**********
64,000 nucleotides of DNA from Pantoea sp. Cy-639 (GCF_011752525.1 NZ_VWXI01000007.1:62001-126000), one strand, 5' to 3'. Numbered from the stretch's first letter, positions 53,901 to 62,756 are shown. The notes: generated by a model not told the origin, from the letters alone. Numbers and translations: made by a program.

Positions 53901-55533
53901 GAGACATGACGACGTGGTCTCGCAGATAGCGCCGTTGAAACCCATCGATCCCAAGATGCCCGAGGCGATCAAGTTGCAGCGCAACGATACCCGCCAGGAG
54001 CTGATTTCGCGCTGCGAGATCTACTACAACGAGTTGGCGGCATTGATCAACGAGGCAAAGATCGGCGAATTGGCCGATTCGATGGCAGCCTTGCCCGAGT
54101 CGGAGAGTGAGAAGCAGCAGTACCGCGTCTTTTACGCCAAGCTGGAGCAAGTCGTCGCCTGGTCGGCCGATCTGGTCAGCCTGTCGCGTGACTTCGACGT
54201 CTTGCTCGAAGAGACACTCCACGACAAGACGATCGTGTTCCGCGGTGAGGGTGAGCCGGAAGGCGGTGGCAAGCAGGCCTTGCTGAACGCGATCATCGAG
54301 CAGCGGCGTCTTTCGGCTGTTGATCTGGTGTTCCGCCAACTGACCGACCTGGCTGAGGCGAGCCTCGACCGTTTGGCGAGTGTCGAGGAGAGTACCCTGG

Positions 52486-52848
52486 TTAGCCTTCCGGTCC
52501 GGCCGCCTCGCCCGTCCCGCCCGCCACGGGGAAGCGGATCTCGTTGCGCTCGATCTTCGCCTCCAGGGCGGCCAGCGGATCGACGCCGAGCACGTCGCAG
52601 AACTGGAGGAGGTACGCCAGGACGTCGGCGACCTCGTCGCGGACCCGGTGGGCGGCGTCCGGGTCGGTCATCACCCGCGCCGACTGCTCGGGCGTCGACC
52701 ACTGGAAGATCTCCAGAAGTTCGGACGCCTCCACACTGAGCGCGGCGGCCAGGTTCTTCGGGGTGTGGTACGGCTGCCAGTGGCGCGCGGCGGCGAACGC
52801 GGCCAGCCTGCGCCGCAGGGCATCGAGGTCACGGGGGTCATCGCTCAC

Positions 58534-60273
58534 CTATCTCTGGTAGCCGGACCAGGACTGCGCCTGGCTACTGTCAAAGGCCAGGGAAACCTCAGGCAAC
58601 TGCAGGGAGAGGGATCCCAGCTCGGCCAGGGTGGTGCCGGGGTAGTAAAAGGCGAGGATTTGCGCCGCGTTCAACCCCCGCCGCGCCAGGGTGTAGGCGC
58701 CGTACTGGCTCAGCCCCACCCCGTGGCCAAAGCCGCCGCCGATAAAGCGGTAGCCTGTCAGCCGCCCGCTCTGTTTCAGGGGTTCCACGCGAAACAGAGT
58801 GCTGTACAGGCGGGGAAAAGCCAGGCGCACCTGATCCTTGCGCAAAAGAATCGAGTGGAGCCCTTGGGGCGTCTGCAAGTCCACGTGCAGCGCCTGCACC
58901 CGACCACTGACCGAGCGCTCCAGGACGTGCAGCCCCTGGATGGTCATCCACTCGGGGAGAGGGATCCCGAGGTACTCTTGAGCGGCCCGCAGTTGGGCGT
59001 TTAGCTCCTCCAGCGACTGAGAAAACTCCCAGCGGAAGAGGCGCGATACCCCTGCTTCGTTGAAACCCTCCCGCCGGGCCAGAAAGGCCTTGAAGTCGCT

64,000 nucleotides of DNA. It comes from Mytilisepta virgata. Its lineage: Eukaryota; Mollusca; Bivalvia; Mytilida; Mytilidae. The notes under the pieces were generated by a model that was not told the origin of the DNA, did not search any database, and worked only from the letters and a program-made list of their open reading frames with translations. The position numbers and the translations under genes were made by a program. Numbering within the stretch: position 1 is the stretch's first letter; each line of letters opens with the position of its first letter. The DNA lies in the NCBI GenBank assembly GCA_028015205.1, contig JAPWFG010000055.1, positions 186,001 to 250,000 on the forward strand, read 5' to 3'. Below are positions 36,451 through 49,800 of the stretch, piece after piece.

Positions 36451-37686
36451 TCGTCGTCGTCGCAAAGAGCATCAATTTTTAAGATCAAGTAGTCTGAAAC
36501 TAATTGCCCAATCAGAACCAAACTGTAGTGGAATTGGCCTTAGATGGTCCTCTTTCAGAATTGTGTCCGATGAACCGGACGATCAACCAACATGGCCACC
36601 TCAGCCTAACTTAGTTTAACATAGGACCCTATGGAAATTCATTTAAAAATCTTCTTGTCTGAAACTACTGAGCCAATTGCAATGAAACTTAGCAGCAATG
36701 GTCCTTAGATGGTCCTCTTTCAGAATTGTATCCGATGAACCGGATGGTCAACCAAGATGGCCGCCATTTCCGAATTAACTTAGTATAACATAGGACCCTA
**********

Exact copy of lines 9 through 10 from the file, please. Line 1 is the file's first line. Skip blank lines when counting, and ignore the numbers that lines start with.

52486 TTAGCCTTCCGGTCC
52501 GGCCGCCTCGCCCGTCCCGCCCGCCACGGGGAAGCGGATCTCGTTGCGCTCGATCTTCGCCTCCAGGGCGGCCAGCGGATCGACGCCGAGCACGTCGCAG